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necessary shortcomings in the means. As, however, it is quite certain that there will be some critics, if not some readers, who will not make this allowance, it seemed only just that the Editor should bear the brunt in this new Passage Perilous. I shall state very frankly the qualifications which I think I may advance in regard to this volume. I believe I have read most of the French and English literature proper of the period that is in print, and much, if not most, of the German. I know somewhat less of Icelandic and Provençal; less still of Spanish and Italian as regards this period, but something also of them: Welsh and Irish I know only in translations. Now it so happens that—for the period —French is, more than at any other time, the capital literature of Europe. Very much of the rest is directly translated from it; still more is imitated in form. All the great subjects, the great matièresthe exception of the national work of Spain,, are French in their early treatment, with Iceland, and in part Germany. All the forms, except those of the prose saga and its kinsman the German verse folk-epic, are found first in French. Whosoever knows the French literature of the twelfth and thirteenth centuries, knows not merely the best literature in form, and all but the best in matter, of the time, but that which all the time was imitating, or shortly about to imitate, both in form and matter. Again, England presents during this time, though no great English work written "in the English tongue for English men," yet the spectacle, unique in history, of a language and a literature undergoing a sea-change from which it was to emerge with incomparably greater beauty and strength than it had before, and in condition to vie with—some would say to outstrip—all actual or possible rivals. German, if not quite supreme in any way, gives an interesting and fairly representative example of a chapter of national literary history, less brilliant and original in performance than the French, less momentous and unique in promise than the English, but more normal than either, and furnishing in the epics, of which theNilubeenngedli andKudrun are the chief examples, and in the best work of the Minnesingers, things not only of historical but of intrinsic value in all but the highest degree. Provençal and Icelandic literature at this time are both of them of far greater intrinsic interest than English, if not than German, and they are infinitely more original. But it so happens that the prominent qualities of form in the first, of matter and spirit in the second, though intense and delightful, are not very complicated, various, or wide-ranging. If monotony were not by association a question-begging word, it might be applied with much justice to both: and it is consequently not necessary to have read every Icelandic saga in the original, every Provençal lyric with a strictly philological competence, in order to appreciate the literary value of the contributions which these two charming isolations made to European history. Yet again, the production of Spain during this time is of the smallest, containing, perhaps, nothing save thePoem of the Cid, which is at once certain in point of time and distinguished in point of merit; while that of Italy is not merely dependent to a great extent on Provençal, but can be better handled in connection with Dante, who falls to the province of the writer of the next volume. The Celtic tongues were either past or not come to their chief performance; and it so happens that, by the confession of the most ardent Celticists who speak as scholars, no Welsh or Irishtextsaffecting the capital question of the Arthurian legends can be certainly attributed to the twelfth or early thirteenth centuries. It seemed to me, therefore, that I might, without presumption, undertake the volume. Of the execution as apart from the undertaking others must judge. I will only mention (to show that the book is not a mere compilation) that thechapter on the Arthurian Romancesfirst time in print, the result of twenty years' the  summarises, for independent study of the subject, and that the views on prosody given inchapter v. not are borrowed from any one. I have dwelt on this less as a matter of personal explanation, which is generally superfluous to friends and never disarms foes, than in order to explain and illustrate the principle of the Series. All its volumes have been or will be allotted on the same principle—that of occasionally postponing or antedating detailed attention to the literary production of countries which were not at the moment of the first consequence, while giving greater prominence to those that were: but at the same time never losing sight of theeralgenliterary drift of the whole of Europe during the whole period in each case. It is to guard against such loss of sight that the plan of committing each period to a single writer, instead of strapping together bundles of independent essays by specialists, has been adopted. For a survey of each time is what is aimed at, and a survey is not to be satisfactorily made but by one pair of eyes. As the individual study of different literatures deepens and widens, these surveys may be more and more difficult: they may have to be made more and more "by allowance." But they are also more and more useful, not to say more and more necessary, lest a deeper and wider ignorance should accompany the deeper and wider knowledge. The dangers of this ignorance will hardly be denied, and it would be invidious to produce examples of them from writings of the present day. But there can be nothing ungenerous in referring—honoris, notinvidiæ causa—to one of the very best literary histories of this or any century, Mr Ticknor'sSpanish LiteratureThere was perhaps no man of his time who was more. widely read, or who used his reading with a steadier industry and a better judgment, than Mr Ticknor. Yet the remarks on assonance, and on long mono-rhymed or single-assonanced tirades, in his note on Berceo (History of Spanish Literature, vol. i. p. 27), show almost entire ignorance of the whole prosody of thechansons de geste, which give such an indispensable light in reference to the subject, and which, even at the time of his first edition (1849), if not quite so well known as they are to-day, existed in print in fair numbers, and had been repeatedly handled by scholars. It is against such mishaps as this that we are here doing our best to supply a guard.[1] CONTENTS. CHAPTER I. THE FUNCTION OF LATIN.  PAGE Reasons for not noticing the bulk of mediæval Latin literature. Excepted divisions. Comic Latin literature. Examples of its verbal influence. The value of burlesque. Hymns. TheDies IræThe rhythm of Bernard. Literary perfection of the Hymns. Scholastic. Philosophy. Its influence on phrase and method. The great Scholastics1 CHAPTER II. CHANSONS DE GESTE. European literature in 1100. Late discovery of thechansons. Their age and history. Their distinguishing character. Mistakes about them. Their isolation and origin. Their metrical form. Their scheme of matter. The character of Charlemagne. Other characters and characteristics. Realist quality. Volume and age of thechansons. Twelfth century. Thirteenth century. Fourteenth, and later.Chansonsin print. Language:oc andoïl. Italian. Diffusion of thechansons. Their authorship and publication. Their performance. Hearing, not reading, the object. Effect on prosody. Thesleurojgn.Jseseresongl, &c. Singularity of thechansons. Their charm. Peculiarity of thegeste the system. Instances. Summary of geste of Orange. And first of the of WilliamCouronnement Loys. Comments on the Couronnement. William of Orange. The earlier poems of the cycle. TheCharroi de Nîmes. ThePrise d'Orange. The story of Vivien.acsilAns.The end of the story. Renouart. Some otherchansons. Final remarks on them22 CHAPTER III. THE MATTER OF BRITAIN. Attractions of the Arthurian Legend. Discussions on their sources. The personality of Arthur. The four witnesses. Their testimony. The version of Geoffrey. Itslacunæ. How the Legend grew. Wace. Layamon. The Romances proper. Walter Map. Robert de Borron. Chrestien de Troyes. Prose or verse first? A Latin Graal-book. The Mabinogion. The Legend itself. The story of Joseph of Arimathea. Merlin. Lancelot. The Legend becomes dramatic. Stories of Gawain and other knights. Sir Tristram. His story almost certainly Celtic. Sir Lancelot. The minor knights. Arthur. Guinevere. The Graal. How it perfects the story. Nature of this perfection. No sequel possible. Latin episodes. The Legend as a whole. The theories of its origin. Celtic. French. English. Literary. The Celtic theory. The French claims. The theory of general literary growth. The English or Anglo-Norman pretensions. Attempted hypothesis86 CHAPTER IV. ANTIQUITY IN ROMANCE. Oddity of the Classical Romance. Its importance. The Troy story. The Alexandreid. Callisthenes. Latin versions. Their story. Its developments. Alberic of Besançon. The decasyllabic poem. The greatRoman d'Alixandre. Form, &c. Continuati ons.King Alexander. Characteristics. The Tale of Troy. Dictys and Dares. The Dares story. Its absurdity. Its capabilities. Troilus and Briseida. TheRoman de Troie. The phases of Cressid. TheHistoria Trojana. Meaning of the classical romance148 CHAPTER V. THE MAKING OF ENGLISH AND THE SETTLEMENT OF EUROPEAN PROSODY. Special interest of Early Middle English. Decay of Anglo-Saxon. Early Middle English Literature. Scantiness of its constituents. Layamon. The form of theBrut. Its substance. TheOrmulum: Its metre, its spelling. TheAncren Riwle. TheOwl and the Nightingale. Proverbs. Robert of Gloucester. Romances.Havelok the Dane. King Horn.The prosody of the modern languages. Historical retrospect. Anglo-Saxon prosody. Romance prosody. English prosody. The later alliteration. The new verse. Rhyme and syllabic equivalence. Accent and quantity. The gain of form. The "accent" theory. Initial fallacies, and final perversities thereof187 CHAPTER VI. MIDDLE HIGH GERMAN POETRY. Position of Germany. Merit of its poetry. Folk-epics: ThedienlgeunbileN. TheVagnuslo saga. The German version. Metres. Rhyme and language.Kudrun. national Shorter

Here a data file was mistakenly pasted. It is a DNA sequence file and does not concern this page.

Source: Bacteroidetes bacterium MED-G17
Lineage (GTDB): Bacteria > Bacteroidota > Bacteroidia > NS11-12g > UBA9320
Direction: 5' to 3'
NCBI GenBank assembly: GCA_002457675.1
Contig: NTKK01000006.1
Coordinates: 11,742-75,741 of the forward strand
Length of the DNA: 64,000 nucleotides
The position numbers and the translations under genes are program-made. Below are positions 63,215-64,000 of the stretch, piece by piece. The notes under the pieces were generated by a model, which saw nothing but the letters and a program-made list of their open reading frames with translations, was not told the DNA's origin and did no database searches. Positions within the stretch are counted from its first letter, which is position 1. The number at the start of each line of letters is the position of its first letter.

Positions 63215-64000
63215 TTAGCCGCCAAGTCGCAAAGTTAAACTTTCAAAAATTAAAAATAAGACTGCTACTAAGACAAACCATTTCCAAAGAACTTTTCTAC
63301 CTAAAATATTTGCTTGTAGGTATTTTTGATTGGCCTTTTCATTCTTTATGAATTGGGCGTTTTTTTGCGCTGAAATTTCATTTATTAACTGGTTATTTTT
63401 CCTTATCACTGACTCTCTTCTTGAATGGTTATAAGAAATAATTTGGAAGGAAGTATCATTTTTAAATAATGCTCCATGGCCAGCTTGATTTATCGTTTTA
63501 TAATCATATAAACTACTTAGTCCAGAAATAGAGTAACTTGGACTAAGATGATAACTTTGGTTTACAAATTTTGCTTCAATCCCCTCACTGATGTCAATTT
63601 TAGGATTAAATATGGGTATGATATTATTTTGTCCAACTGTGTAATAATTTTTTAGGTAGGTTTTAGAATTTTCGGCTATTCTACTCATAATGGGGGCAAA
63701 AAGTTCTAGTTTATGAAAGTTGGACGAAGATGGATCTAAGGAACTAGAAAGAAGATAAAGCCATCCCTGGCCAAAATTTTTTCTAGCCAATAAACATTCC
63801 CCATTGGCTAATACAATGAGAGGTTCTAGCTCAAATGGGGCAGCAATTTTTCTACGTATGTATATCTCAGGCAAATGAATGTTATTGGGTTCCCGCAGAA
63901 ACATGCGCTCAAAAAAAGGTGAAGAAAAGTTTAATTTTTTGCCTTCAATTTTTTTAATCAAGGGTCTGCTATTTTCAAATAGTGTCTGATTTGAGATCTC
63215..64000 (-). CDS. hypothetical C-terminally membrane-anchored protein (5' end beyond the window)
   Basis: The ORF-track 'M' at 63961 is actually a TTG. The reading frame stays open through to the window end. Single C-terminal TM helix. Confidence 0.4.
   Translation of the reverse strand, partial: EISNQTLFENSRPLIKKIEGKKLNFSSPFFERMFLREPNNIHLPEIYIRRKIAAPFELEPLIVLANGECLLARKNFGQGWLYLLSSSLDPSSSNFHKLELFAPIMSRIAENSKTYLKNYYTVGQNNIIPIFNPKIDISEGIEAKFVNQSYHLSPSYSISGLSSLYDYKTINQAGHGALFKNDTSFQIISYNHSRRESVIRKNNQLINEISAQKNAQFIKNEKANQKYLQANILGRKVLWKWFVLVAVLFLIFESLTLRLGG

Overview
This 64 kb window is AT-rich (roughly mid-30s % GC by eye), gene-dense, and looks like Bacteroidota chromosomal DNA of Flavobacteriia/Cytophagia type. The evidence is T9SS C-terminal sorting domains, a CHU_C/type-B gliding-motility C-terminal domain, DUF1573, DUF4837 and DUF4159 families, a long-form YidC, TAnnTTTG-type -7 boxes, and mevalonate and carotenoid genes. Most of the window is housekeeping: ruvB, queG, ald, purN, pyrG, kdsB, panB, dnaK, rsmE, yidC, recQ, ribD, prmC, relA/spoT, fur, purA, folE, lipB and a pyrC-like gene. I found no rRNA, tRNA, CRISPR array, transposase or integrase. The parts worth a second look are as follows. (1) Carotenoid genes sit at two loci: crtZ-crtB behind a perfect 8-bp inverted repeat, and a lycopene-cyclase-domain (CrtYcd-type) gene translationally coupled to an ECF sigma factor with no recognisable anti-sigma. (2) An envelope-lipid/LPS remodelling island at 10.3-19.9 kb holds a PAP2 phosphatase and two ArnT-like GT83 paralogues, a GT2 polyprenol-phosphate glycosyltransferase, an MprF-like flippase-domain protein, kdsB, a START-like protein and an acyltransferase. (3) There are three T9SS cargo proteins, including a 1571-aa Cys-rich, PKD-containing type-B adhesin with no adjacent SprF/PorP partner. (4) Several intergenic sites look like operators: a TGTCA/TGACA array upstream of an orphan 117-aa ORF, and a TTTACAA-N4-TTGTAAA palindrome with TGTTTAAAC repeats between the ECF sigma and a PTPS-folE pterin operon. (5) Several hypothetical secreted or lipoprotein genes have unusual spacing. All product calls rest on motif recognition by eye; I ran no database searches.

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na dS"acdnla".T he later poem. "slaFeS-enime ".gntCostraf  oepthc paI stv latilaThe ue. -garroseaD" .nedR"".regn" n.soea" meha"Sose. Wilof the Rroir snailmao LfMee g.unJed  danp ts.traehT rif self him Fox.The .hTcrel sic .iHnaRef  oalribue  ecnamoR ehT .tr. inllWim ia Tof.snoliV aheluodrFiction.Aucassinry.eJ iovnliel . oonisar. emthf lliueF apmoC .eiaws e. Lsermand FyeraElrrpsocn h al llaHadA.ed m Df.maraut RœuebeJ uedl no .hT e et Marie. Robino mrahc dna ,hto bofe luVa. tsara dnnaec erFeid  Marrst.e fif theht ni nC .sagas aessslahout and dhc ynaet.rracat an Facctiod fisni ralu ytim fonean Or.scf erenffciluitsew ti hit.The Saga. Itse im tisthf  oreiD .esorp ylniam. Icastsontrs. Carutiletid clena PNDVERONDLA AIClbmeecnaLAÇNseR.lette265 et NicoIVIII.ECHCPAET mmple Exa .aMrosm,no ynems hi tof Fc.rily.ciryl y nigirO  Provençal mainlehs gasa .tSly.etpeasaass ge tof dna rehsnosrG .id s fsAgno raithe pt. Tof iits reM .scitirc stI. lattre Ebrgyjg.adxlæ.ayEjala. Lasagas. Naerg retf eh evihe t Tm.hirsofp re.samtsei f rhc botnce,elle Excca dna larutan hanrmGeof, edirqurOginilav rees .ts adaptity of iP ehenoioitaT .nicnrvoh s:erei Hiævafmedtinll Latarutireectp.exEsividiedmiCos.onlnitaL crutaretie.Examples of itvsreabilfnulneecpi.e. csteLiryraeop .yrtstI uof il Wl.retuTi. chabnehcsE nov mar der vonther.WalvilaaPzrml .elahf  oe thnasotyli.edireP goV ewlegenerallsingers ehM nienopte.sT S fo deigrubsartekldVen frttGoe.rEceeu .W nad rertma. Haon Ann vyL .scirhT .ob"eræde are Indinwe eeHniirhc .oWfloklets." Der ArmaF eailbellehT .orr inig. uxeiTh eoRamcnryci .hTePastoure and thejbus dna noitinthf  octfeEfs.ctcn.eilecie r .hTDefiit. ir w TheSERO A,' TND MHERONINOC BIRTOITUy225CHAPTER VII.HT EF'XO',T EH' e.ncra Fis rhe TllA fo eL .yrogeF FRNS O.TheANCEodimp er efoancnmplicati. Its cocn hofmr .hTFeerorf inigla P oceet f.stxdrO o renartf Rere osatihT eyr .elog flA oseRie Th. itirps fo ytinU .snooisno  faflbai-uarrative. Conditaugn .eg dnAn nofae iabl ouxlan ra deRnyoF.xht eles  Faber. propo ecnara.ynori fg.initwrpeaphe T.EH MYSNUBLRSEUQVALUE OFCE. THE MHTYBFO HT "HR ES IEÆ.IRTH. "DE TARUTIRENIL L TAOMICS. CSIONDIVINEULFNI LABREV SITF  OESPLAMEXE. PHRASE AND METHTI SNILFEUCN ENOASOLCSTIHI.TseS  .DOGEHTTAERHCS FECT PEROF TION DR .REANARYRILETILPHICST. HYOPOSSNMYH EHALOHCS . lareritrnveulacem fvæidrutao seurope; aal and Eah tupprdnf rot edndteins  iesrii dna yevrus ot e dee thtratllust eh tfompneevol ehtitaLrw nnitihigw, ch ainte sdali yedrcaeisgn butuntil the ei ti esosecennuso  trysaur osybusew esvlomerti hn a  tha of parta ew ti fo trap  athwit Bun.iosspxeryre etar fille oehiche vas tres  devtrop,noileabro pnscoeridanwlya sneutyrae last cnd of thths ieurerivune  nitaL stnec rof not Fory wa onl ehtlcnilo.e ehwomycllpe teddeo ra een essecliray concerned as wera  senecssraliivedrecemen suchitnoudacrie t ehiued mhe ts,geua hcihw hguorht med men on educatne talgn fidffreofs mmcol saanmeeb neewtcinuoitaci h ehwon tid dctlydireop t stohtlla foaretil ef  oretudgleowkn,ko  feriligno ,and the vehicle ht ,oc e-trugnalgeuaso, o  teasporev.sP p eoçnlarhym of hemee-scoartxetuliranidrt noy tr Bt.eagrgu hon tidertcyly pedagogic. Thort eabuoruodC .sn  oglEnh.isom SER IHAPT333CnçalorevfoP icmsiritULNSNIPEE THF  OERUTARETIL EHT.Xhapter. f this ctaoisno SAL.mitiffdiulic. ces Itr kenamoetaLerG s  aestiecbjsua CannA .t ,anenmoHysm&c. s aniniamsni dyHsts .eI letyIt. sts y.orstI nah nildI .gts "decadence."Ltanese sfoI atilnecaraS" ehT .na"fe Th. ryeoth" oeyr "htosgnlo-klcam d'Aullo. Citbed ot H .oyvaet YermfoanFr. ceir tobhta dns ipl. Love- originapS fsinaC .hlataesriPo. tisi oontnE rupoaecnuotnlyric in differehT ?sdal ameoP etias GançalDit.icff sndripiehcsa em.ets nI on de gesh chansA S apined liC.dnelif  otyrilaguerrI .yroeht ertd-meallay. Bosod srp ftiseo luity of Egypt. Bercoe .lAofsn oleS Ot. r heempo As.llopuinodnasraM 27THDEX4OURIE FL GFOHSNINAECR MO5C37ioab XERPTHASULCNOC.NI214NOICNITNOO .IHT EUFREASONS F LATIN. ESIA FO DNAREHTAPCHR TEEGLLY.ORTIREITLN LALÆIAVTED XCEPE. EATURGNICITON TON ROFED MOFK UL BHE Tre yon wna dhtneuniversities. Evfo shcs sloodna  tnd ghet-ifokboht evr esla emadmetid sodesemes er llitsna eviecho tash h icwhseoem, suc prize pa l raeget rhtnachmuet bthnyg in reva ebac ,en neive recd totusehci w ihiaes erpthf  ochmus veersed yllaer ti hg Wan oarJof phse fo texE ,reuohtinstance, as thew le-lnkwo nrTjoormp ial Se.nctaob a hcu rof ,koell en w ourintooi dp repatifoc  sa tnocamrosecn wbettriueino dt rewers sep orepous perfuch seriroN .nitaL ni netret lesllben  ioctneh yelt w ihrittbe wdto inueiyrareticnatropmnos seca lllma snis na don tmo ed ine anst, terees roitcfo neht it latereourouf ci hahevi  nla l Middle Ages, whel sgetaandv athiw ,revewoh ,yamatinhe Lof tons ivis eidhterce tn tie ththr Lae b ehetteht st tae be.We iteraturtst ehl owsr eumh bahougtin.d Lao  nB tuhwloht es  iite l tafaa s fo walgnihthcuin a book like tehD  euNigCsruaiumliwh, h ic gis dooetilutart ert eh cnibuiln poreadlar nacu verw ,dnah sih ot yat Line itwrl il frierrpa m nao literaryessible vah  gnilat ,tnelacuorr  vnonaerhtieo  fosydp or,themateestiover ot elbissopmi toslm antteexn  aufnrsiehra;yi  t vocabuled theirus tilpprutai ;e lederitfir shni coutheyIt mld.  nfotaoii  fi ,tidvo aofitimg inon did y kniht tt influenced, tohtie rrgmaam;ri lay e rgteex, ntfido,dei ot revaarerit ltos geuatnemhsilpmocca y thering tobsteralgnal ranucv reif, he ttitaitngdna eht ow y;dluould not. They cpldei imh va eehtub;denr saw ti ctrediinwes  aly eoc ohtehsnpmerof tion nleahe ulew sa lnoc oicslyusa , hoscmaollla  sidertcyl ,unconsciously asdneta derif  ,tss,onhe ts ouasrereanucaltn ohtve Latin iway fromtub erew dna ,not en wmetis  arsvenetn ,omemra yiterer lless of he tat L oinsuf orhclcin ,sehtiweatises as were hcs icneitif crttiLae theothf no nettirw htiw ropt, exceobvifor  .lAolygse e lhttaneous.ess spon nfiw  euB,te evit, ou wd haomrosu ttil p dliforoursusy to btle piolhtd  siwleev worn tiLac tima fo nitaL ehthti domedslf roa lltheir first consuoicil sarete yrorff otsthf moe lebierd  eikretaand nd, ondiit ct denoitihw esoh mrewech lore orrera yaL ynil tiordinglytin. Accaw eubas ;srrehtrtpoitunanndopt ht ei  nuses rimculaernant vinfaof ytinutroppo o ose uchsuy anr ch,things not unntarulayls ohkcicff aes dndumocstne fo  ehtruhC verind,rlypy eaei sradoeho fot ndfie  wshd an, pxe dluof ot tceom c picllweor fesu  ti uineot supreme gort of shtni ghsf roa ynleibsspos  iitreofeb ,stcejbus sriouf sety oarieegv l ranoa na dsaw til  eltn ro wustiri.Tngreheerocngsides reoi degradation of tsixe ehdna ecnetue usc  tons rnfot ee docimih sses.urpohind Mucfo naht ytirailisuine ateribel di sn snatIi tl . sam thee oftancirot"sub ed atoPor migess  ichmuo  fnau inifactnning famnquestiolas outibus erwy euqselr dna,walh inwhics scduceobsyohlou dna dneneboft he tum hm na dnicihwah hs made very learen dna docsnicneallyificspecany t  oelsscu h,em he tenWh. ontientni,suomehpsalb haps to  not pereiytb,tuni gotp pry anof twnano es yod tj ebltsuuB tna .a t ushc nodldry begoubtht ,elpmassiM" es, anghixa eor fteewneR feroemsr quarrel arose betnioitn lanabirnd aPa "stpi" s,reoilap m ya.dtI be  notluteabso retal e noitrop our oofcipe swnri eumhct ohguth todiscover, whyo yloivb ,su tub dits oet noqurecialespeng, ritio tfsr,e nevyli  bnd aicom che tw nitaL euqselrution. Buh a posiocpmra e tfiw  e Merdlid eheliarsdlocus gA eh seanc micoesrlbud  esehtdn eht erahievy act. Aementtel ailreral ti; nsd ane theagrev n;esreht myH gs, especially iuq eaLit nrwtinio eltit lareneg he tbys oe gchhignw iritlaw hpciloso phiy oftbodi emht nseimit tts ial pwah ats a dnhwcioloshp,ystic Phif Scholacni nedin ,ti toulndnggiuc minh lpyao  nowdr sro subtle adjustmehp fo tndna esarceenad cree th,  esievsrc sat ehth te wirmerhefogeuaus mA . nglahcaes deah tr eviderableome cons fedevolp tihco vehat us mt,enpm a rof desu neeb of ngtht legreayl ,oisus reiteme Carmina Buranaushct ihgnas shtdiarpoc s emtratro , sa  ehtiloGed wnectWaltith det bituc no orofay rlea, uxiablw ,paMre eht htiihelt eh ehttaw  perceivwe shallnett sa yltnirw xc eleelat lr,te rht dofpene,ed s artimesometheydna rettam no ylefhi cdymecor ei[7][5][6]]4]2[[]3[
[Pg xvii]
[Pg 2]
[Pg 1]
[Pg 4]
[Pg 3]
[Pg 6]
[Pg 5]
[Pg xvi]
eht fo sp ,ruoh s its utrimeamstvilagnr tade,sf ugh  thowerethey ot tsuo,ti tuo f  ourcofot thr  eitemb  yti suadacious compoundmpxayearerit lul gnivah dna ,selivedreceady alreneecl cieftcp reodmmioatf  ocoacucanrralot nrev nd the phythms aroanemtneoitac lltero Waes m Maptartme sdet bitumesemu a wof, ntno eb yaeremfo eew books fuller.ihhct ehera erf ehT rga baeeelT.ehemtnepirdnxece arienexpe of ohw eno yna fo niossremp istir fedilhgftdenilg yhat exce reads t'yteoP s nedicoSheetam C vulumolnisdohf miw hth y nodonl"har it  remyhr nitaL ehwin soripaom cinm cu hrfiegnh woand is teer of hht do ta dnanuorhoitseutMaf  wp, of name"Arcthe te",-hoPnElgi  nstluhcicGen  ieror ynamr eht dnu one can read th eaLit nopme shwnsrarrfe tedtho ev ecanrraluoN .ifntle pthwid deivorp ,sloohcs en thcy infanom i trfuahg,rt liailyalam fllcouioqaugn ,egt woalehrceive he; we petiretarureoisul itidart s yllanophn emolnd aserahceracatfos is sis gn thlessracetsught o erei sie  Welfeha wa t t ehv reanucal.rt to stumble" inpahrti sna tep dprt tiacresgesatirtspoahitnoreA ad citiznesno b siht emit emas ioatadgrdec micos ee yeb sam,na lies ear itsn inemthbu, bet uscaht ea yet errieh most familiar ltiretaru.etAt ehuaadgrer ptos teht ydoraissalc enot cs, ll bat aeshtceuata eyeh atin, wain the Lqciuer dihgn,sa o  t tbe loreratoosn renec siatrrhymre,  metage,naugo lfitseapic tsehe tll ains sentrepxe dnA .ei  ntsly,et  o aenious exercisesytirtiw ht hac eorthghouam fiailebilm silaeverer inen otingnovaetarobalgni dna urat ndsoe tlyalRsoea fnsnoornot icitt gnubeho kl